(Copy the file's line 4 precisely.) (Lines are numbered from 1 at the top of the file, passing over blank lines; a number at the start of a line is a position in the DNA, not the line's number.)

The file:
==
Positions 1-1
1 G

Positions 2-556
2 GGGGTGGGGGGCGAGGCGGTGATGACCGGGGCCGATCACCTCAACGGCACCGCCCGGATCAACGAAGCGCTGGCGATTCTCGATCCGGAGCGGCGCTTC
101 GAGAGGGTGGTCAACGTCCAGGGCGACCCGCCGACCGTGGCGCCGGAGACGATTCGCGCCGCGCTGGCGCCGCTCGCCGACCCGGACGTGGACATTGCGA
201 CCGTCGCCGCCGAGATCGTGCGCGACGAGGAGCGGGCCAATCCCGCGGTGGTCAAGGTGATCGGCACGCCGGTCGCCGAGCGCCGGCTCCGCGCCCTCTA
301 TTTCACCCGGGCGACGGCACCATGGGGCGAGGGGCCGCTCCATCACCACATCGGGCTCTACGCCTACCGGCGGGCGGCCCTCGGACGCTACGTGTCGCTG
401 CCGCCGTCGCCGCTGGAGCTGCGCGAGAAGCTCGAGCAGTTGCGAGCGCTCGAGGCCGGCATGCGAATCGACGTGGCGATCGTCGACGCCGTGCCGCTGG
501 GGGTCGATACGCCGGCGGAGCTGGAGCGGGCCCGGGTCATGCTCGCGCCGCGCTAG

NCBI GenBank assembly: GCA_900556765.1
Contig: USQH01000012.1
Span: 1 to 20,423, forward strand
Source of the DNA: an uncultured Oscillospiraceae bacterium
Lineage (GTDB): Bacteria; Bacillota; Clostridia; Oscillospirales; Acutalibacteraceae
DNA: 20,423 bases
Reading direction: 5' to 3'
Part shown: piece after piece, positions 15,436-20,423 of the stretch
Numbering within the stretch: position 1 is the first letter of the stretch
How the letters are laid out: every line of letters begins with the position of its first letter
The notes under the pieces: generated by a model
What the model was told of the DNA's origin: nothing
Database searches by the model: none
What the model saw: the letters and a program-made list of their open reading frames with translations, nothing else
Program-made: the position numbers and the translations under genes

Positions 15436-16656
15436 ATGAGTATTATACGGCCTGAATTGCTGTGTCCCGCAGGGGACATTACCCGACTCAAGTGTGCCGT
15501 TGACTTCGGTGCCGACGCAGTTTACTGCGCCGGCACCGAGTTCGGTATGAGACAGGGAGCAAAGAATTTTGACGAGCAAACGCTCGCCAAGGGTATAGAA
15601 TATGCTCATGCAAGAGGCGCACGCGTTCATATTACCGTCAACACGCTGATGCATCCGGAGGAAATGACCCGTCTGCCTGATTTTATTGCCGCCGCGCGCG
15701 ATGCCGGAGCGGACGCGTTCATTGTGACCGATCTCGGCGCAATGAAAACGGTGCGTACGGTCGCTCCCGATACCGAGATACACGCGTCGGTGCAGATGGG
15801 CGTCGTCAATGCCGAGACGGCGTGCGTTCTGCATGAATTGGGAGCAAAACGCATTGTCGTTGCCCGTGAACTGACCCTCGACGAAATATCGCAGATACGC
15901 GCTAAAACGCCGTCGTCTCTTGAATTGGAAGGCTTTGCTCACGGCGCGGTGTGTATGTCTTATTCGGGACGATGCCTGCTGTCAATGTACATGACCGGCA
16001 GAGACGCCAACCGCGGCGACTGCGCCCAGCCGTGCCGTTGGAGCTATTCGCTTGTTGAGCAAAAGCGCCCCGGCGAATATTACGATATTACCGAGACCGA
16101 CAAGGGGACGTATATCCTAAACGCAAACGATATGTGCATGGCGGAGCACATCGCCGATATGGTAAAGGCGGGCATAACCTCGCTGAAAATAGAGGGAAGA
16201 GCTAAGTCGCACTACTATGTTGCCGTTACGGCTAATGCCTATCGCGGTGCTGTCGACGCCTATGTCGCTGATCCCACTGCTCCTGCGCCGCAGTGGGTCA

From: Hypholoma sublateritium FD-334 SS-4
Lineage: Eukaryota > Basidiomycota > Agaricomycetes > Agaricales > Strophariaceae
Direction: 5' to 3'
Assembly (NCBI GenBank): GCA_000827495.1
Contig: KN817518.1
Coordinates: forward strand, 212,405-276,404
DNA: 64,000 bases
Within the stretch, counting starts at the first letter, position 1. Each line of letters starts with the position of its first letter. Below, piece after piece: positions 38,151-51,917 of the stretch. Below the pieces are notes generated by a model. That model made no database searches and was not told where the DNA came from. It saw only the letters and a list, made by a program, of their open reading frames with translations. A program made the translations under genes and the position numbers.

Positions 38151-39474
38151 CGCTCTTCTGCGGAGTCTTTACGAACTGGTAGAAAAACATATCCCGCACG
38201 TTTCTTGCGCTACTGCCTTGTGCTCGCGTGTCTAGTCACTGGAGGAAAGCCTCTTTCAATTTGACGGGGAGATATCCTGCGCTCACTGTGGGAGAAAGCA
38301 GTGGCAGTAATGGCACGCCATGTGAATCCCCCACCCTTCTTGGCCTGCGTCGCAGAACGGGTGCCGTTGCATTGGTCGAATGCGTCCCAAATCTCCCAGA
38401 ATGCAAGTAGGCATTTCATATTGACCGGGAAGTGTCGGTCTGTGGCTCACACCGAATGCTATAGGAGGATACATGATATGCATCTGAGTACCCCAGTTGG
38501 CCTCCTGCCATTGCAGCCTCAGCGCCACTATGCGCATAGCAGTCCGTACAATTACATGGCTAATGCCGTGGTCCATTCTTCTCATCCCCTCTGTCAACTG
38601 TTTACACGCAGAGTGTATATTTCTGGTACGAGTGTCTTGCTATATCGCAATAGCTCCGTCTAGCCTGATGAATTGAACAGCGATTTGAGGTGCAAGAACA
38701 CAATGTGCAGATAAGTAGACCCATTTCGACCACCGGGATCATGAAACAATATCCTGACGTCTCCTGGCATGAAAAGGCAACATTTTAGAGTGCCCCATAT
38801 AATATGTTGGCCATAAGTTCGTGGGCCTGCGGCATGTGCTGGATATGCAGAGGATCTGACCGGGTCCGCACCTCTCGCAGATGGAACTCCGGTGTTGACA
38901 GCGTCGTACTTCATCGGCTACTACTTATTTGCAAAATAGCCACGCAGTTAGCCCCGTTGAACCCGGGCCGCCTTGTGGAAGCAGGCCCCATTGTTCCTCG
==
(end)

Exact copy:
2 GGGGTGGGGGGCGAGGCGGTGATGACCGGGGCCGATCACCTCAACGGCACCGCCCGGATCAACGAAGCGCTGGCGATTCTCGATCCGGAGCGGCGCTTC